In a game of “will they, won’t they” on the brink of a government shutdown, agencies are preparing for a worst-case scenario. Every time Congress threatens to not pass spending bills, agencies must start putting together contingency plans for how to operate in an unfunded government.
Under the Trump Administration, the White House gave agencies wide discretion to decide who should continue working during a shutdown. As seen in past contingency plans under President Biden, it appears this administration is carrying on with this guidance.
The employees deemed essential would be authorized to work through a shutdown – no matter how long – but without receiving compensation. Congress will have to pass legislation after the government reopens to retroactively pay the government employees.
We’ve seen this enough times to know what will likely remain in operation – Social Security payments will go out, TSA security will allow passengers to keep flying, food will continue to be inspected, etc. However, given that we’re leading into an election year, here are a few key decisions to watch for if and when agencies post their contingency plans online to announce which operations will remain intact:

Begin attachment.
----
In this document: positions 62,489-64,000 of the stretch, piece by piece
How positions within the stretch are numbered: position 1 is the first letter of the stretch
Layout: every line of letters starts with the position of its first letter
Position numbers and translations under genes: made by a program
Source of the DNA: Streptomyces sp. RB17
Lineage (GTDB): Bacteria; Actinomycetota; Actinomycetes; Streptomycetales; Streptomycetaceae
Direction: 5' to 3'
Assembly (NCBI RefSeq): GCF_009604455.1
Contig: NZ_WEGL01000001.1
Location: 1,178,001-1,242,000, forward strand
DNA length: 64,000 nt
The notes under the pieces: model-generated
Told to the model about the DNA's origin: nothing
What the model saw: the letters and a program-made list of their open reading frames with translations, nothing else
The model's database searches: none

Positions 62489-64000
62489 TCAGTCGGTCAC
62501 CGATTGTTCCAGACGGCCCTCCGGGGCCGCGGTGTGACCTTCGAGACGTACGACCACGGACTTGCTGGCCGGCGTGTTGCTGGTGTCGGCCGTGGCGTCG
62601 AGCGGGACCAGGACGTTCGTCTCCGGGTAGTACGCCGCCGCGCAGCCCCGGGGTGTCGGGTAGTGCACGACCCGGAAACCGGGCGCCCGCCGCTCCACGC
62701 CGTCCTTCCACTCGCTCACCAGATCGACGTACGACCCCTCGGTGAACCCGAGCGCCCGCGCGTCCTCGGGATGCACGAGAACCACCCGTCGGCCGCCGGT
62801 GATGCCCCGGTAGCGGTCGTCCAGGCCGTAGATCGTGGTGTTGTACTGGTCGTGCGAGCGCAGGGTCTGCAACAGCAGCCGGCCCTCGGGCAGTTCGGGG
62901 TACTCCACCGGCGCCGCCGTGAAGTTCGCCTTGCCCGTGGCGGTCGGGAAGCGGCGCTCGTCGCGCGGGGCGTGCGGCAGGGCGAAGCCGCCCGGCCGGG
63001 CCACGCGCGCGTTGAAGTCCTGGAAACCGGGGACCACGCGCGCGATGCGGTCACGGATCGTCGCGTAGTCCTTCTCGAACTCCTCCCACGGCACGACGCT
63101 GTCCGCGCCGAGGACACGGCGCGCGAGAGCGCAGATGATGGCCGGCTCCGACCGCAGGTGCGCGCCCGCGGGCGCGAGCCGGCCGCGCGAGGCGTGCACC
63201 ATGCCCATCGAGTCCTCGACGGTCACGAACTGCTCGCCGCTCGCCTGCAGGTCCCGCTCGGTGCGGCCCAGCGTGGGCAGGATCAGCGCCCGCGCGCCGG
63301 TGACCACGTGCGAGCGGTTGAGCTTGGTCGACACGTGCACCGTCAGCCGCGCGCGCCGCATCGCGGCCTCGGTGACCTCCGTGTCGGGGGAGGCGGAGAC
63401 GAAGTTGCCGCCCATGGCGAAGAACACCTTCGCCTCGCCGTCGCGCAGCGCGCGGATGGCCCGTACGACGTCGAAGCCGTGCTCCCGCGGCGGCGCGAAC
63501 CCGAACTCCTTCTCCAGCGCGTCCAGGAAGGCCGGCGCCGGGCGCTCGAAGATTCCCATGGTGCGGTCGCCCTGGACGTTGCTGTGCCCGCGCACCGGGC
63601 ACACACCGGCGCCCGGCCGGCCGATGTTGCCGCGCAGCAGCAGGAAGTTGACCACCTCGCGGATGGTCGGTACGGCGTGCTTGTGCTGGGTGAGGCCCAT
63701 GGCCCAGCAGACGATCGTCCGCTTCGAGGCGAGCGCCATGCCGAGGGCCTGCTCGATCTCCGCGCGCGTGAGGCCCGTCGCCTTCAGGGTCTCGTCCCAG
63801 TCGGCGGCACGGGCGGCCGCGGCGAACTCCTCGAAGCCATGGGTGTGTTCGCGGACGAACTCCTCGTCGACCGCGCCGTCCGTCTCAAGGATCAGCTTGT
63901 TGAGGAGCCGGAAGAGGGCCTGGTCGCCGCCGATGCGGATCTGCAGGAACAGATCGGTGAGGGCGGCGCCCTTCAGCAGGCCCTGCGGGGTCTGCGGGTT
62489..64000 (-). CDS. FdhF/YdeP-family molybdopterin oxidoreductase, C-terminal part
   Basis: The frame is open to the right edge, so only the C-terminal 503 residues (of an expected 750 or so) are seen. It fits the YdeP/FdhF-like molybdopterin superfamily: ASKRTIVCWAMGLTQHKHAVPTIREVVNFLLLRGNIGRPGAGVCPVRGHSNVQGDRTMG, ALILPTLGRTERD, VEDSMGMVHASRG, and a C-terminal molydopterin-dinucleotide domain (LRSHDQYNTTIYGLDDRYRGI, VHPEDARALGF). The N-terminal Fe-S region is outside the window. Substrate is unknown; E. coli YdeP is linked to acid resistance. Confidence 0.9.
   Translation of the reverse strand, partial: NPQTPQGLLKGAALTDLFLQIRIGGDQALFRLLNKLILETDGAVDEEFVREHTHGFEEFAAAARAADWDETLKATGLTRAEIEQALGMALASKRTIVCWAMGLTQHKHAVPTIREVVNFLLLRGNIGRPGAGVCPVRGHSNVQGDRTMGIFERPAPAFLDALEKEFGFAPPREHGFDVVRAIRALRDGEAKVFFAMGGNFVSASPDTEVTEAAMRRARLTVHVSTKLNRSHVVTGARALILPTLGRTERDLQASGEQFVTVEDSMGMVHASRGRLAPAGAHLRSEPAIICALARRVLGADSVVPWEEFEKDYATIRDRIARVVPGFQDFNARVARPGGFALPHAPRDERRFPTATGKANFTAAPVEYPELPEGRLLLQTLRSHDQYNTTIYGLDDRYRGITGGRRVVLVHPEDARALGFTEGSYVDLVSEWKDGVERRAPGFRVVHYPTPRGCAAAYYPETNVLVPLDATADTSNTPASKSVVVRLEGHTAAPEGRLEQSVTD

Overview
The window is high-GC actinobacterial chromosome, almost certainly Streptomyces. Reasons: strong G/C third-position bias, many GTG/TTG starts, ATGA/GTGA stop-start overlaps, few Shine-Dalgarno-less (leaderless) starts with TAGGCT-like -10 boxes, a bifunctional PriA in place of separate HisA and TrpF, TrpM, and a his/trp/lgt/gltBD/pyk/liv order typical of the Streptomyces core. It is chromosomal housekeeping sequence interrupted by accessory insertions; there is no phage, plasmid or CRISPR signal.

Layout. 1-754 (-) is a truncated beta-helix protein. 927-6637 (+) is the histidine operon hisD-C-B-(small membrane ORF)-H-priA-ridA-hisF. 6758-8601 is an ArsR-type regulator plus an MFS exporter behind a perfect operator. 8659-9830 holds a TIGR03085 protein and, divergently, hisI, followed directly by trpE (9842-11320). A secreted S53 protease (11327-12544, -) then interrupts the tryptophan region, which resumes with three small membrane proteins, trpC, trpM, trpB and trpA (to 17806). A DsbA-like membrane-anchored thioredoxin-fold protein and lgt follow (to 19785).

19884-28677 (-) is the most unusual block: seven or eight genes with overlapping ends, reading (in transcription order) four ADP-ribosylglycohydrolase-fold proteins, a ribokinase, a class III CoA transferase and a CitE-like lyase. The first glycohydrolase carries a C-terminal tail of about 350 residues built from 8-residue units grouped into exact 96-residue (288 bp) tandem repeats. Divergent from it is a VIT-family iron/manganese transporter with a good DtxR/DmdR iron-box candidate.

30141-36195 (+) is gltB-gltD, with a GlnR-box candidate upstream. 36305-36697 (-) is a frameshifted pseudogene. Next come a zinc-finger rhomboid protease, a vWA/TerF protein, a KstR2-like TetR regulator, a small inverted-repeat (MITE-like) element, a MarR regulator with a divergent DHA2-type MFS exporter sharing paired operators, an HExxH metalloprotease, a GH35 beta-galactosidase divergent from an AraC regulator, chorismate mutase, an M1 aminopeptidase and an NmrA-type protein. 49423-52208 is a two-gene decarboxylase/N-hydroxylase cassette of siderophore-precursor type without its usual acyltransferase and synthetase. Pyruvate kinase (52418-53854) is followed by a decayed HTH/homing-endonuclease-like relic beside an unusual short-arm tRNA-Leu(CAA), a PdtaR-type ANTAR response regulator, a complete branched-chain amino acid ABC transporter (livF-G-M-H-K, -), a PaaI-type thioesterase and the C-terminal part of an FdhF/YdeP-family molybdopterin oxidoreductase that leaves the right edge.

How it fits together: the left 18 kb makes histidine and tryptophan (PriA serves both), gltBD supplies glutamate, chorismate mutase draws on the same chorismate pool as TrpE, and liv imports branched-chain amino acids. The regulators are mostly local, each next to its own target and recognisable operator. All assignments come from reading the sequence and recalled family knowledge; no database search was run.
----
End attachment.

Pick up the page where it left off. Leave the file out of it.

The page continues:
- Will National Parks remain open? During past shutdowns, Members of Congress have fought to keep parks open for visitors. However, keeping parks open without sufficient staffing can lead to environmental degradation and safety concerns.
- Will permits for events on federal lands remain in place? During a past shutdown, the planned Women’s March on the National Mall was allowed to move forward despite the government shutting down since it fell under First Amendment activities.
- Will health-related agencies be squeezed? The National Institute of Health will likely be prevented from accepting new patients and issuing grants.
We will provide updates as we get closer to the end of the month and if we reach a point where contingency plans are made public.